I (along with 39 others) was asked to contribute 500-1000 words summing up what NWP means to me. I’m not sure I could do it in a book-length piece, though maybe I could do it in a haiku:

Young struggling teacher
Lifted by Summer Institute
Retired Director

No, doesn’t come close. Okay, who is my audience? Is it young teachers entering the profession, floundering as I once did? Feeling overwhelmed, small, under a microscope, everyone expecting that college and student teaching has created a professional who knows the answers, but finding that it’s not as easy as it looks, and that these eager or bored or angry or sad or hurting or confused faces cannot be fooled; they know when you are confident and when you are uncertain, and they crave your certainty, your control, they want you to have all the answers, to make it easy for them, and ultimately you learn you’re all in the same boat, learning together, but the lessons are painful and lead to sleepless nights.

What can I tell the young teacher attending a summer institute for the first time—that it’s never completely under control? To have ideals, but not hold yourself to them? To understand that if you’re doing the best you can, that’s good enough? To try to create community? To listen to students, especially the ones who are the most difficult? To give everyone a voice? To write, write, write, and share, share, share?

Write, write, write, and share, share, share.

To understand that there will always be far too many demands and expectations, objectives, and content standards, and that schoolwide, districtwide, nationwide goals will come and go and ultimately you should strive to make your classroom a place where learning takes place most of the time? It sounds somewhat defeatist; but it was my Truth. And every student I have met years later has smiled when she asked, Do you remember me? Yes, even the young man last week who was picking up the garbage can from my driveway.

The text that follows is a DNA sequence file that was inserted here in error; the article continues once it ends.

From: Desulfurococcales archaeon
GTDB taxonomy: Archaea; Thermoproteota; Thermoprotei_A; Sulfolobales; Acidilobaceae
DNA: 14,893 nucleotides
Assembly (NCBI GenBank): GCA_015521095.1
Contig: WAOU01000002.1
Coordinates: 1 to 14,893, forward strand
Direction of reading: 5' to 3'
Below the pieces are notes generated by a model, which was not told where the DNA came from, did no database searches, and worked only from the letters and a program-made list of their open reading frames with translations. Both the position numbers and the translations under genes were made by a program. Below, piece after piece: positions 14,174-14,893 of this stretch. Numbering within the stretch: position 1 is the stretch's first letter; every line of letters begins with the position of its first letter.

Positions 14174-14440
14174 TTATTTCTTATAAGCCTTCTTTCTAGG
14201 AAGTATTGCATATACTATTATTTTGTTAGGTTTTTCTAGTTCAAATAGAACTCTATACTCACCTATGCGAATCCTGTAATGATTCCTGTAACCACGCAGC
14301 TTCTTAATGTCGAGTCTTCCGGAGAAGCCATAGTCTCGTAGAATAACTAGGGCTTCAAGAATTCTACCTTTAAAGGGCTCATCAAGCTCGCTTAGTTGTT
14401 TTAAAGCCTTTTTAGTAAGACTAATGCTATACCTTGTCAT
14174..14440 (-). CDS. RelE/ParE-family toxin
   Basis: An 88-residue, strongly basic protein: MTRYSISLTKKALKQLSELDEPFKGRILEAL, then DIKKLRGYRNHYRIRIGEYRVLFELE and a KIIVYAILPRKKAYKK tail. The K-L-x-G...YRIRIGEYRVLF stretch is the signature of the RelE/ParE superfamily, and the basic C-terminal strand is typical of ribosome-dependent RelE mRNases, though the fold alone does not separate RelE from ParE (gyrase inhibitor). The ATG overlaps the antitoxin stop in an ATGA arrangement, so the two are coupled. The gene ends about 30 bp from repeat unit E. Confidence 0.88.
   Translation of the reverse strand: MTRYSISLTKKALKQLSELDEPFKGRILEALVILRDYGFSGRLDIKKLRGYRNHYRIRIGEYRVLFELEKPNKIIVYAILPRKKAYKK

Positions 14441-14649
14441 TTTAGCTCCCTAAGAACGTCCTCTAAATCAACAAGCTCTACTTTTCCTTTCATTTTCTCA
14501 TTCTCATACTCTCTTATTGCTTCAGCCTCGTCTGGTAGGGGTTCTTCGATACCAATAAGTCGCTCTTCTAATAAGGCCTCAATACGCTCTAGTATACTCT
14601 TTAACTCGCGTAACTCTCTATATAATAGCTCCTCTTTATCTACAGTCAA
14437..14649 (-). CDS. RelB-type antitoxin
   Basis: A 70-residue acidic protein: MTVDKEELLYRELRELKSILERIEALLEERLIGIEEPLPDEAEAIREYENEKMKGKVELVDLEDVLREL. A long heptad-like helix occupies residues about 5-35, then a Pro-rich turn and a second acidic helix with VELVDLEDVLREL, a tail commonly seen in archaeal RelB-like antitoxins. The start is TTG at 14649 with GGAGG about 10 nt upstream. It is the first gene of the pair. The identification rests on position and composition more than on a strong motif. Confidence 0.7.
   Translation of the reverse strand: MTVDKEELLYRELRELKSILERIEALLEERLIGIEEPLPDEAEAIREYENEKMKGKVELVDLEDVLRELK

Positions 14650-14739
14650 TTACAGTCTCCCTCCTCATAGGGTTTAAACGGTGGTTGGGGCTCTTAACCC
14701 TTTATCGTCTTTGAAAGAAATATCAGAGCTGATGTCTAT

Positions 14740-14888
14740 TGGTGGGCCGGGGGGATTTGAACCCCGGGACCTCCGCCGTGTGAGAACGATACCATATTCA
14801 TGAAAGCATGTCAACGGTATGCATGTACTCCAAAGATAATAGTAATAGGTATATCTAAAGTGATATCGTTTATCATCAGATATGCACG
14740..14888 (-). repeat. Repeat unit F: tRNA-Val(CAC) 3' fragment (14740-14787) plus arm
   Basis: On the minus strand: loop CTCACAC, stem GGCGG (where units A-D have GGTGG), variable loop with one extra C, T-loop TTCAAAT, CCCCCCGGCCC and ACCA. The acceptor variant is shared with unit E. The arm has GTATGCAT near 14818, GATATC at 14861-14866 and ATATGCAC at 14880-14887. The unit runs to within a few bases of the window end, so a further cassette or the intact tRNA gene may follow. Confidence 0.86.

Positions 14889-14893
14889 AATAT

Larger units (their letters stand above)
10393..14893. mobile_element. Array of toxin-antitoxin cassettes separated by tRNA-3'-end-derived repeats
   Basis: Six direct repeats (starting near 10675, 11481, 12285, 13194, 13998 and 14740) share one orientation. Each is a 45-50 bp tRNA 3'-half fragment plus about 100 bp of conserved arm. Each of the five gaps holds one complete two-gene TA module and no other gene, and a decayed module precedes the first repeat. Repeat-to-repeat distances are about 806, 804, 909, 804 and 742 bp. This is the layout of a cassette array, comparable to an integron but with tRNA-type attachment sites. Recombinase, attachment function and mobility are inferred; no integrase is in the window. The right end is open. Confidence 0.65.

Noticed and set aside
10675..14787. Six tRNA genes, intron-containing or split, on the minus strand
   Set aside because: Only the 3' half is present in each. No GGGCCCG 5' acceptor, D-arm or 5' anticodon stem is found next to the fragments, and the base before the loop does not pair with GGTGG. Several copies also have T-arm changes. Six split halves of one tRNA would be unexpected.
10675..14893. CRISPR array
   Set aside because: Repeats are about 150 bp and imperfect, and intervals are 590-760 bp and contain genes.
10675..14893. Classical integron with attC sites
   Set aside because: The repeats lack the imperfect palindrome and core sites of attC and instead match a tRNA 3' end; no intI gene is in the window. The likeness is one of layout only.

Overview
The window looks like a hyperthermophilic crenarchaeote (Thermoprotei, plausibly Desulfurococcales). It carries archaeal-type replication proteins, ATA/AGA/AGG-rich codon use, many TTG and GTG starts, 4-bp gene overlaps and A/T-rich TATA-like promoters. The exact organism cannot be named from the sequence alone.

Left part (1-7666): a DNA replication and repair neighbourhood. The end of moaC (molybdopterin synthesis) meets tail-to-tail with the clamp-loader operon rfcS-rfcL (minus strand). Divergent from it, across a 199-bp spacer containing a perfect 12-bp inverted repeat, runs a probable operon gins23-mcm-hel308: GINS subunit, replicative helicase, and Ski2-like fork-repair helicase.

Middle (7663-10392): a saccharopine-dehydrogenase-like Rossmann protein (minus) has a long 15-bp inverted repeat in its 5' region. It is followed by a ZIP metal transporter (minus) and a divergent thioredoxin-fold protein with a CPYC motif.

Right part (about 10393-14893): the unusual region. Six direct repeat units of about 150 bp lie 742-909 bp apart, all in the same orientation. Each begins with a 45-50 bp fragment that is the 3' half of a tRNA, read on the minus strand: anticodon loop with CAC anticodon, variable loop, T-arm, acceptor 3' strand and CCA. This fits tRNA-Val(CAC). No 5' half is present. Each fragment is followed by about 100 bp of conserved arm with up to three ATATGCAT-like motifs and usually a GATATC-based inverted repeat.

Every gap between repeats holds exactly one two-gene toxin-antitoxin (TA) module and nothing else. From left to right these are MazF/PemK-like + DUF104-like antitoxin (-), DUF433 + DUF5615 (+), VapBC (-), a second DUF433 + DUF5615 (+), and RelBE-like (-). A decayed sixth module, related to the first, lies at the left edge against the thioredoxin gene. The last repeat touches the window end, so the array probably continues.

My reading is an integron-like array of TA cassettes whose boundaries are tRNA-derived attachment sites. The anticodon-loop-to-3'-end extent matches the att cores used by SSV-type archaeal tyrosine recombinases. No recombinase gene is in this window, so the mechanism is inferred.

Or am I speaking to the NWP veteran? The Director who has spent a career in the university setting and was asked to take on this extra project and found it taking over his life and career, guiding his research, pushing him toward leadership, management, budgeting, administrative roles he never envisioned. Or am I speaking to the classroom teacher who found a home in her local Writing Project site with like-minded teachers who supported each other as writers, who listened to and responded to each other’s stories of divorce, deaths, and illnesses, of births and embarrassing moments, of likes, dislikes, travel stories, fantasy, or poetry. Who got asked and answered, Yes, and found, as I did, it was not like at school where you learned that saying yes could lead you to doing other people’s jobs, to jealousies or politics, to uncomfortable positions making presentations of new strategies or curriculum that someone else decided was best for your school or district or was purchased from a textbook company and you were to follow the script and tell others to be true to the Program. Somehow the Writing Project was different; the teachers were working together, supporting each other, asking questions, exploring new methods that they truly believed in, and…what is it, what’s so different about this? Oh! They’re listening to ME! They think I have ideas worth listening to! These amazing teachers who have so much to teach me think I have value? I’ve never heard that before! Yes! I will present my classroom demonstration at that workshop; I will help write that grant; I will attend that national meeting. Oh my goodness, here are these amazingly smart people from all over the country, and they all listen to each other, they all work together, they all write, they all ask questions, none of them claims to have all the answers! Yes, I’ll serve on a national committee; are you kidding? You want me, an elementary school teacher to co-direct the Rural Sites Network? Yes, I’ll write an article, participate in a study. Just say yes became my rule of thumb when it came to NWP.

Only when I saw my local Writing Project site in danger did I say no to NWP. No, I can’t right now, I have to lead at the local level. And that was truly the hardest work, at least for me. How can anyone ask busy teachers to do more? And how can an outsider really operate in a university? But those are simply questions, the answers are, in the end simple: It’s never completely under control. Have ideals, but don’t hold yourself to them. Understand that if you’re doing the best you can, that’s good enough. Try to create community. Listen to the teachers, especially the ones who are the most difficult. Give everyone a voice. Write, write, write, and share, share, share. Understand that there will always be far too many demands and expectations. Oh, I left out one important ingredient…celebrate success! Congratulations on 40 years of changing the lives of teachers through holding summer institutes and improving teaching and learning throughout the world, NWP!

EpsteinPaul Epstein is the Director of the West Virginia Young Writers Contest, and former co-director of the Central WV Writing Project, affiliated with Marshall University.